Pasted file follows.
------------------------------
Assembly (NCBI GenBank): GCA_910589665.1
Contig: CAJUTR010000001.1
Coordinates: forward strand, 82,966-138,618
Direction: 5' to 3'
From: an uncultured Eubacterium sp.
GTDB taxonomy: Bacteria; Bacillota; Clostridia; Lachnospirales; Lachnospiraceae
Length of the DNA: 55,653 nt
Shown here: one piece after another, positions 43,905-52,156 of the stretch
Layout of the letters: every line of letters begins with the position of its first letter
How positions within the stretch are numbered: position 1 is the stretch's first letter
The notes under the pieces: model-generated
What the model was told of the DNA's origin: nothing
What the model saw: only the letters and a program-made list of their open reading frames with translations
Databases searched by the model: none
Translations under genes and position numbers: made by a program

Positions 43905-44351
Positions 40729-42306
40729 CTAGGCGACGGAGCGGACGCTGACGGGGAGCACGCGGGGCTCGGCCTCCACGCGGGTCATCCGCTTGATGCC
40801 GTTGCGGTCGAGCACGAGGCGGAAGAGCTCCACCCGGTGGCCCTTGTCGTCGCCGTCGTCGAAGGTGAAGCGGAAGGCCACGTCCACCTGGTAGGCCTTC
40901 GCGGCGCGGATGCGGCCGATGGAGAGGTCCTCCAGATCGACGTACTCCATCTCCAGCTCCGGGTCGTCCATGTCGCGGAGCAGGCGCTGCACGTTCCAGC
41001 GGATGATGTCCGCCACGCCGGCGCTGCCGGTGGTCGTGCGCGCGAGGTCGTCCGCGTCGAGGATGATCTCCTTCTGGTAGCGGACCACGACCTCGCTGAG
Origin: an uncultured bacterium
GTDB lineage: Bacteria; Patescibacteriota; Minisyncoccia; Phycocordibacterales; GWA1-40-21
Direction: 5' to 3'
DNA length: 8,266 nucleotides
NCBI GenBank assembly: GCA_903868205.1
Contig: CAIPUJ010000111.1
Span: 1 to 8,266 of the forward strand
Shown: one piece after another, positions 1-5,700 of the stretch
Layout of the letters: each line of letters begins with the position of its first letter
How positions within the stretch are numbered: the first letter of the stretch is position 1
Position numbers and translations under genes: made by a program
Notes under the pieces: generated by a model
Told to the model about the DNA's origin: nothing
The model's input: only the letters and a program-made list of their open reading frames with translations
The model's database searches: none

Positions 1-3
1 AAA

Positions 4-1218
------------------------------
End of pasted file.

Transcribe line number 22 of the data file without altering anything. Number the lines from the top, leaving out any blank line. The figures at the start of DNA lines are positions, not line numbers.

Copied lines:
Origin: an uncultured bacterium